Completing the last link in the Transcontinental Railroad with a spike of gold was the brainchild of David Hewes, a San Francisco financier and contractor. The spike had been manufactured earlier that year especially for the event by the William T. Garratt Foundry in San Francisco. A special tie of polished California laurel was chosen to complete the line where the spike would be driven. The golden spike was made of 17.6-karat(73%) copper-alloyed gold, and weighed 14.03 troy ounces. It was dropped into a pre-drilled hole in the laurel ceremonial last tie, and gently tapped into place with a silver ceremonial spike maul.
On May 10, in anticipation of the ceremony, Union Pacific No. 119 and Central Pacific No. 60 (better known as the Jupiter) locomotives were drawn up face-to-face on Promontory Summit, separated only by the width of a single tie. It is unknown how many people attended the event; estimates run from as low as 500 to as many as 3,000; government and railroad officials and track workers were present to witness the event.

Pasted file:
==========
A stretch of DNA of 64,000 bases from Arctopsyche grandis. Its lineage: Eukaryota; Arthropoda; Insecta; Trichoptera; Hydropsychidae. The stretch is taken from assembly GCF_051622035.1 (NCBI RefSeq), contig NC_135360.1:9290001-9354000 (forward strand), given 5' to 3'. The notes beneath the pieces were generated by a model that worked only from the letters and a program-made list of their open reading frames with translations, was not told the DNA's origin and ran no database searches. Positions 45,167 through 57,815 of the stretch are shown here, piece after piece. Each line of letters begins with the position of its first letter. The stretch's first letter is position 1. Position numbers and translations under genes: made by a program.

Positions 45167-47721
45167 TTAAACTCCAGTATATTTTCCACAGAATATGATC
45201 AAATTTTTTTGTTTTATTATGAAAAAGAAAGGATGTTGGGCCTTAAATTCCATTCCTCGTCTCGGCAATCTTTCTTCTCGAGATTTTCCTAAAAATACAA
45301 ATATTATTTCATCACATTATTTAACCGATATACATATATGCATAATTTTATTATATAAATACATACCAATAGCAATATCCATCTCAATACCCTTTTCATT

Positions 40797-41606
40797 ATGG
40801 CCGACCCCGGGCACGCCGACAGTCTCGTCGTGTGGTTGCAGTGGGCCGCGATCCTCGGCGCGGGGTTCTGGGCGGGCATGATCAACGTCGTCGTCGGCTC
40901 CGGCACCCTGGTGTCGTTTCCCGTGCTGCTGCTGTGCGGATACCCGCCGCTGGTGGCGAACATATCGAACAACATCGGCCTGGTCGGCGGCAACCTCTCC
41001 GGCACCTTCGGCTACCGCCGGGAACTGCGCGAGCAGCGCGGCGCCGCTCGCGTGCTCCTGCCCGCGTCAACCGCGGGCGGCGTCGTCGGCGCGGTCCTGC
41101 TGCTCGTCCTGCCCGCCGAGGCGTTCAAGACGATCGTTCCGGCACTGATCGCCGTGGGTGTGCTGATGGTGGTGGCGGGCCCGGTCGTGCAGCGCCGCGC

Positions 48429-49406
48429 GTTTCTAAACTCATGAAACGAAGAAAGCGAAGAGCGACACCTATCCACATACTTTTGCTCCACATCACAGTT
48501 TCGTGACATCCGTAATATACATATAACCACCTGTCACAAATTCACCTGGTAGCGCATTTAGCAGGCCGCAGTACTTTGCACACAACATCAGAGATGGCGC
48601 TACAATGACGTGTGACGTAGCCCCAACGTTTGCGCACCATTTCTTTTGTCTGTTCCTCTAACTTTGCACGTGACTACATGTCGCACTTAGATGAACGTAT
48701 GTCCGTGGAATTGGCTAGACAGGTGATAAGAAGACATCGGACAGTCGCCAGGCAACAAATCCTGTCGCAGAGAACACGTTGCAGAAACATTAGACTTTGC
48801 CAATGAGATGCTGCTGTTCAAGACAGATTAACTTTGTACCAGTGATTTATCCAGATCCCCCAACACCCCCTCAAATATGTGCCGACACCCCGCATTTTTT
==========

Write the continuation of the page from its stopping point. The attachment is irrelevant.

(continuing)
A second golden spike, identical to the one from the ceremony, was cast and engraved at the same time. It was held, unknown to the public, by the Hewes family until 2005. This second spike is now on permanent display, along with Thomas Hill's famous painting The Last Spike, at the California State Railroad Museum in Sacramento.
With the locomotives drawn so near, the crowd pressed so closely around Stanford and the other railroad officials that the ceremony became somewhat disorganized, leading to varying accounts of the actual events. Contrary to the myth that the Central Pacific's Chinese laborers were specifically excluded from the festivities, 8 Chinese laid the last rail, and three of these men, Ging Cui, Wong Fook, and Lee Shao, lived long enough to also participate in the 50th anniversary parade. At the conclusion of the ceremony, the Chinese participating were honored and cheered by the CPRR officials.
To drive the final spike, Stanford lifted a silver spike maul and drove the spike into the tie, completing the line. Stanford and Hewes missed the spike, but the single word "done" was nevertheless flashed by telegraph around the country. In the United States, the event has come to be considered one of the first nationwide media events. Immediately afterwards, the golden spike and the laurel tie were removed and replaced with a regular iron spike and normal tie. At exactly 12:47 p.m., the last iron spike was driven, finally completing the line.